Jack Travers ran with three other children, all with heart conditions, at the Beehive junior parkrun in Welwyn Garden City and he completed the 2km course in 20 seconds less than on his first run.
As a baby, Jack was diagnosed with Coarctation of the Aorta and he underwent an operation.
By taking part in parkrun Jack is not only showing what children with heart conditions can achieve but will be improving his cardiovascular health which will improve his overall fitness and reducing the risk of his developing cardiovascular disease in later life.
The event also marked the production of the document Guidelines for children with heart conditions participating in parkrun which has been drawn up by the Children’s Heart Federation in conjunction with parkrun. It explains how parkrun works, how it could benefit a child with a heart condition and their family and gives guidance on what to do should a child feel unwell or tired.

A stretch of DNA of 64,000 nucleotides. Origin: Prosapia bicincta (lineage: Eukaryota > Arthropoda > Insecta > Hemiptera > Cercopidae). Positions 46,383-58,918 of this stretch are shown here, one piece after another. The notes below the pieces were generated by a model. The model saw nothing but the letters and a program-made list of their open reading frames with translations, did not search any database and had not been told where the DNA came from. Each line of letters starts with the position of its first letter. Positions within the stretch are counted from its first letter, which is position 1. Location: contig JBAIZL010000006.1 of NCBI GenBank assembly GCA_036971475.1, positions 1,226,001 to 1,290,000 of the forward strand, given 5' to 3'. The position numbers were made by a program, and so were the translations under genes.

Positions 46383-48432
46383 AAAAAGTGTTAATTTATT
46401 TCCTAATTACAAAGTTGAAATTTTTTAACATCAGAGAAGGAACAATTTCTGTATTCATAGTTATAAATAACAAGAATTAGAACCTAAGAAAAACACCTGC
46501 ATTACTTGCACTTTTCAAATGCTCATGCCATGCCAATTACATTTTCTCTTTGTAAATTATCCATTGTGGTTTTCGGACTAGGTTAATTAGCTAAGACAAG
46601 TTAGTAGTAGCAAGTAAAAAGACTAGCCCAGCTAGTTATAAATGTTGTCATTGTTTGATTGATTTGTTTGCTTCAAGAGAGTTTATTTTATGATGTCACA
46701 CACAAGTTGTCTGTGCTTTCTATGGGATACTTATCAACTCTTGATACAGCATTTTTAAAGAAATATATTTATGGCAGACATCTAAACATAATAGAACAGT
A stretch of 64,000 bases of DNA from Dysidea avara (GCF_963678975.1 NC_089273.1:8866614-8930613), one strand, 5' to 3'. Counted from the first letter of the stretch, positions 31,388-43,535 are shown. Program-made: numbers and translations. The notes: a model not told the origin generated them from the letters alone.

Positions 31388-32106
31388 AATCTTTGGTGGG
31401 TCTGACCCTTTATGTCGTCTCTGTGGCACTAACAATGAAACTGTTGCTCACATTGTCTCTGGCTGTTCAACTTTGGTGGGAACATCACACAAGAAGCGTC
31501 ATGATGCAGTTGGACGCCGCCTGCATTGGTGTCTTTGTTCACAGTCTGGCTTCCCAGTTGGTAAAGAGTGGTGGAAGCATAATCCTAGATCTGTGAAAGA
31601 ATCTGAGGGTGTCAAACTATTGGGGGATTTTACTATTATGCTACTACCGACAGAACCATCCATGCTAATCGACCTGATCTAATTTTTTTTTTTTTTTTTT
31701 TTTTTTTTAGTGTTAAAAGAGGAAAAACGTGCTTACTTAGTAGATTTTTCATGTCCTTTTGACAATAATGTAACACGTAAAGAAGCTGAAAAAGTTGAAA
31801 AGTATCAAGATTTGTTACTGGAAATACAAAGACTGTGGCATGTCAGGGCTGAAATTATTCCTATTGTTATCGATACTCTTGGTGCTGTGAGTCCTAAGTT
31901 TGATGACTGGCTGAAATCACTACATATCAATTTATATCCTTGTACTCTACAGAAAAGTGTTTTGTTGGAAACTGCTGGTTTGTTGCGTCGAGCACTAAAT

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Stuart Ainsworth, Outreach Ambassador (Heart Conditions) (Volunteer) parkrun UK, said: “parkrun is ideal for children with heart conditions because it isn’t a race, children can go at their own pace, jog or walk and can take a break if tired or breathless. As some children with heart conditions need to avoid contact sports, parkrun is a good way for them to exercise safely.
“I am delighted that we have several children with heart conditions running today with or without their families. They are showing how children with heart conditions can benefit and achieve through exercise.”
This initiative is part of Project PROVE which is looking to make parkrun events accessible and welcoming to those with disabilities and long-term conditions.
Supporting Project PROVE is CHF trustee Paul Willgoss, a keen marathon runner Paul was born with a complex heart condition.